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Writing Learning Outcomes

Writing Assessable Learning Outcomes


Learning outcomes refer to what a student will be able to know or do at the end of a learning unit.  Learning outcomes are written for 4 areas of learning: 


This refers to the content, topics, what we know of as the syllabus.  You may start these learning outcomes by saying:

Cognitive Skills

This is what you expect students to do with the content: describe, compare, evaluate, apply etc.  These always start with a verb that will guide how you assess – see table with a list of verbs below.   

Subject Specific Skills

Not all units will have this set of learning outcomes, and relates to manipulation skills and professional skills that a graduate of such a programme needs.  For motor skills you may use verbs like: co-ordinates, balances, operates, handles (with confidence/skilfully), expresses, performs, calibrates, rotates etc. 

Key Skills

The University have a guided list of key skills (see QAU Handbook, section – scroll to near bottom) which are:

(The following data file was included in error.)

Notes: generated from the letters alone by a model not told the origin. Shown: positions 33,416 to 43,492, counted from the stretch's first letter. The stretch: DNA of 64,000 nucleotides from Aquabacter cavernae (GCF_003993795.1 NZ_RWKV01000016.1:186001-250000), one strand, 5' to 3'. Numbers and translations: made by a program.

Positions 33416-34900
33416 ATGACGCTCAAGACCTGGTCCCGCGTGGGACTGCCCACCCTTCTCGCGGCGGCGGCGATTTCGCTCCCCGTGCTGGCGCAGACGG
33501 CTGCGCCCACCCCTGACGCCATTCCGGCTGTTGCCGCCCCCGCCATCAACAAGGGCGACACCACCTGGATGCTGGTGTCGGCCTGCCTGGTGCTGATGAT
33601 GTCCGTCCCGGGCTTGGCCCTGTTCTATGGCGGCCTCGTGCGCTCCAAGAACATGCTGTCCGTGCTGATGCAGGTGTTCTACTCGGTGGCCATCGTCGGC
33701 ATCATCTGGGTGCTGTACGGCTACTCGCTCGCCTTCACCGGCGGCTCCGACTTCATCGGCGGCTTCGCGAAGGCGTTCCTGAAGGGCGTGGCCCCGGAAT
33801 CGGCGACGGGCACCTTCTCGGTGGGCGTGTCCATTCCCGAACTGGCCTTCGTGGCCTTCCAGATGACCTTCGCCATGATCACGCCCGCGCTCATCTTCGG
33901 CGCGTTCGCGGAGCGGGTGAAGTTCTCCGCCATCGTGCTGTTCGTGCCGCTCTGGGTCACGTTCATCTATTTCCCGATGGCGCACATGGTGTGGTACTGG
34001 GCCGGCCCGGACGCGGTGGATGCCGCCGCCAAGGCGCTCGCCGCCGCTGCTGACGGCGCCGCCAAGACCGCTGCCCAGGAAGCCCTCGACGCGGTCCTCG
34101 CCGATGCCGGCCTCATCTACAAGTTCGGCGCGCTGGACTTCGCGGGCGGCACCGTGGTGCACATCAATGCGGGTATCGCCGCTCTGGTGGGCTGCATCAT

In assessing key skills you may want to add a particular group of key skills to a set of core assignments and include in the marking.  Or, you may ask students to evidence their key skills work through, for example, Progress Files.  You may have a mix of techniques.  For example assessing attitudes or group work/seminar work you could use verbs like: supports, shares, responds, judges, joins, questions, praises, listens, argues, responds, challenges, integrates, enjoys, volunteers, attempts, listens, receives, decides. 


Cognitive Skills for Learning Outcomes


As can be seen the cognitive complexity increases with ‘evaluation’ being a more complex cognitive activity than ‘knowledge’. 

Writing Learning Outcomes